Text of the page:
(The history of the Internet is beyond the scope of this column, but private industry, such as Xerox’s PARC unit, also played an extremely important role. One cannot point to any single development, but to a series of them involving both government and private-industry research, which of course Gore’s statement failed to note. And, as this reprint of a 1988 Washington Post article demonstrates, the term “Internet” was in use before Gore’s bill was introduced.)
But such details were lost as the Wired article was circulated and staffers working for House Majority Leader Richard K. Armey spotted it. His press aides, Michele Davis and Jim Wilkinson, put out a tongue-in-cheek news release headlined, “Armey Applauds Vice President Gore for Ingenuity, Creativity and Imagination.”
The news release noted that Defense Advanced Research Projects Agency, DARPA, was started during the Eisenhower administration. “If the Vice President created the Internet then I created the Interstate highway system,” Armey was quoted as saying in the news release. “Both were begun during the Eisenhower Administration and I think Ike actually deserves a little credit here.”
“Someone on our staff referred to it in passing, and we jumped on it,” said Davis, now global head of corporate affairs at Morgan Stanley. “Today, you’d just have to send a couple of tweets and you’d light up social media and TV commentators over it. But then, it took a press release sent to talk radio to start the buzz.”
The news release did not actually claim that Gore said he invented the Internet. Neither did another tongue-in-cheek statement a day later from Senate Majority Leader Trent Lott, who managed to also poke fun at his fastidious nature: “During my service in the United States Congress, I took the initiative in creating the paper clip. Paper clips bind us together as a nation.”
But this was the headline on the New York Times article about Lott’s jab at Gore: “Inventors of Paper Clips and Tall Tales.”
By March 15, less than a week after Gore’s interview, USA Today ran an editorial titled “Inventing the Internet.” But, the editorial noted, Gore “can take credit for seeing the emerging power of the Internet when few did, and for making sure that schools and libraries were wired into it.”
More than a year later, in an article titled “The Mother of Gore’s Invention,” McCullagh acknowledged: “My article never used the word ‘invented,’ but it didn’t take long for Gore’s claim to morph into something he never intended. The terrible irony in this exchange is that while Gore certainly didn’t create the Internet, he was one of the first politicians to realize that those bearded, bespectacled researchers were busy crafting something that could, just maybe, become pretty important.”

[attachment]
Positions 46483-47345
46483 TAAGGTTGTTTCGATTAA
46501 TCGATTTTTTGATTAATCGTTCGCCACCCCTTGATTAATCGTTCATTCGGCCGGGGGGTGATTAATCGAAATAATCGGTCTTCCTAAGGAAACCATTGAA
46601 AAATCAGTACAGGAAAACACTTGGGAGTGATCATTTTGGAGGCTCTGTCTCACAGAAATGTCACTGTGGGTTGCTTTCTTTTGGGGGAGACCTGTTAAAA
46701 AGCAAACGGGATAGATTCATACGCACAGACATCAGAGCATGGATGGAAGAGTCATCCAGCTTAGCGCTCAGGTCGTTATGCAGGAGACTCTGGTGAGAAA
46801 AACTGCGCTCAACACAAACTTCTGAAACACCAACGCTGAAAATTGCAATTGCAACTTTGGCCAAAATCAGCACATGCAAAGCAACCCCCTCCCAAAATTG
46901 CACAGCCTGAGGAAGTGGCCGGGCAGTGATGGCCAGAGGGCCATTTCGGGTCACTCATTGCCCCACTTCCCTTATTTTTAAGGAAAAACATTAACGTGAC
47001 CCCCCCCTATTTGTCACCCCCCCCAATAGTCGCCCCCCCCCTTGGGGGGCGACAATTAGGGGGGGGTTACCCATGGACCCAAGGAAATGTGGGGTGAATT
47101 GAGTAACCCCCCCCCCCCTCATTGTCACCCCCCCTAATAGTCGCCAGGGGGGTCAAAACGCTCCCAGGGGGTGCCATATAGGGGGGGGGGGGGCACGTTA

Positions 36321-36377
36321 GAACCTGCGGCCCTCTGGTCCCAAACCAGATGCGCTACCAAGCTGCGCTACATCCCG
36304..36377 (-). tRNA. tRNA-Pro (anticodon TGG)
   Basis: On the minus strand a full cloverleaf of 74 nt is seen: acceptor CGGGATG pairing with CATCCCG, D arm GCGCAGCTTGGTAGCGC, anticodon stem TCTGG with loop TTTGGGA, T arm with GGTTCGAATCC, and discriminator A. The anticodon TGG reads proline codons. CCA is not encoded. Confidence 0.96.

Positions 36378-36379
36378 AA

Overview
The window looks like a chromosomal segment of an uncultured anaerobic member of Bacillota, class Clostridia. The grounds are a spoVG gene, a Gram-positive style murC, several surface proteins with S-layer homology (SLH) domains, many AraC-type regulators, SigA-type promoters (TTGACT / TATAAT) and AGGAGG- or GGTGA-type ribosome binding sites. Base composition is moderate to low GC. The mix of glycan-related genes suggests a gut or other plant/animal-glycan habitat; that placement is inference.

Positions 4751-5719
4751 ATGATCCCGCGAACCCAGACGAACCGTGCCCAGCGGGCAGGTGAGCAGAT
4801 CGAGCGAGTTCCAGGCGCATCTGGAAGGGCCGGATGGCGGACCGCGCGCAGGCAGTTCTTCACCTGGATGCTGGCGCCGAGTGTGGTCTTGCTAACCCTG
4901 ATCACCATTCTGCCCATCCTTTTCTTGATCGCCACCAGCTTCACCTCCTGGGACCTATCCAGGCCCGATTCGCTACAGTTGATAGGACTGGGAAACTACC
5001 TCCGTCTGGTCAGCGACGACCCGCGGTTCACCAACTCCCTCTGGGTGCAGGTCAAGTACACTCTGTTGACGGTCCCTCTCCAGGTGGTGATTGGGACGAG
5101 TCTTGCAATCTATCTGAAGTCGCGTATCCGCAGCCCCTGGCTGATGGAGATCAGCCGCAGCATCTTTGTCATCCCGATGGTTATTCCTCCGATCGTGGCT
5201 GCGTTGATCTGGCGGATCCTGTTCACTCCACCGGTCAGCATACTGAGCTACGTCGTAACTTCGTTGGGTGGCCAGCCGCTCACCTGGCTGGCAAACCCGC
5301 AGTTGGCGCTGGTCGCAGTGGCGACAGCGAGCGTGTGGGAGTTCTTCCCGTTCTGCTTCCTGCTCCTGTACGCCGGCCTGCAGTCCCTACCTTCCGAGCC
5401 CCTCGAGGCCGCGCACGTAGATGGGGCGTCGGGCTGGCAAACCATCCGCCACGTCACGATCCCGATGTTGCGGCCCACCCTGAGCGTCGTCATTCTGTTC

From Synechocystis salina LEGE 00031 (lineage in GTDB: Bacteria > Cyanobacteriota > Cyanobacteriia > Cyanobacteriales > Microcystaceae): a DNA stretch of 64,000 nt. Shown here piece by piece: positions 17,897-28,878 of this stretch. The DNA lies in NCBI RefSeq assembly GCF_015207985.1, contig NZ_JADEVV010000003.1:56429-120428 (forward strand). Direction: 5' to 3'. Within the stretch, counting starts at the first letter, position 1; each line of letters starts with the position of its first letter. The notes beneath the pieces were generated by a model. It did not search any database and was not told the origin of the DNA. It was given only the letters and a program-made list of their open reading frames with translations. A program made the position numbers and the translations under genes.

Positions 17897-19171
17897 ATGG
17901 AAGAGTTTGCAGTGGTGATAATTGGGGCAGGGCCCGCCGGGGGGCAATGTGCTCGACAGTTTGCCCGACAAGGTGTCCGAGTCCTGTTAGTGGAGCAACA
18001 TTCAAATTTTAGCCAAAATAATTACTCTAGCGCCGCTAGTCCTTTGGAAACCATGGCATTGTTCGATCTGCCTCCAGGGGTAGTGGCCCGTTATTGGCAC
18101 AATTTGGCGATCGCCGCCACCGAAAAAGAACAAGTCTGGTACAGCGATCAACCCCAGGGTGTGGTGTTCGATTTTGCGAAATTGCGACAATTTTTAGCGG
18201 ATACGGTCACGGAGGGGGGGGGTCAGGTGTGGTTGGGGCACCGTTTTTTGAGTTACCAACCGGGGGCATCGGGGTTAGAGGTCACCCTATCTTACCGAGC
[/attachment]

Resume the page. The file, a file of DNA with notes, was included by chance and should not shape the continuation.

In 2012, Gore was inducted into the Internet Hall of Fame for being “a key proponent of sponsoring legislation that funded the expansion of and greater public access to the Internet.” But it is worth noting he was listed as a “Global Connector” — people who have made contributions to the growth, connectivity and use of the Internet — not a “pioneer” or an “innovator.”
Davis said she is not surprised that Gore’s quote is still remembered 15 years later. “A role is one of many, and doesn’t ignore all the smart people who actually did the amazing technological work. In that quote he makes it a very singular accomplishment,” she said. “I’m not surprised a self-serving overstatement gets traction because it fits the perception the public has of politicians.”
The Bottom Line
The Fact Checker did not exist back in 1999, but if it had, Gore’s original statement might have earned him a couple of Pinocchios. His statement never said he “invented” the Internet, but it was so self-centered that it obscured the fact that as a legislator he did help advance funding for research that helped foster the Internet. He also made the statement in the course of a television interview, and we make allowances that people sometimes misspeak on live television. (We hold prepared statements to a higher standard.)
So why is his comment now remembered as a Four-Pinocchio whopper? Certainly the shorthand description, fostered by the media, made a difference. But the key reason is that the statement fit within an emerging narrative that Gore, fairly or not, was a self-absorbed stretcher of the facts.
A gaffe sticks if it somehow validates preconceived notions about a politician. Gore had a real story to tell about being one of the first politicians to grasp the importance of interconnected computers. But with one awkward phrase, spun up by opponents and misreported by the media, he managed to obscure his accomplishments and instead become a recurring punch line.
Politicians should also give credit where due, rather than appear to grab it for themselves.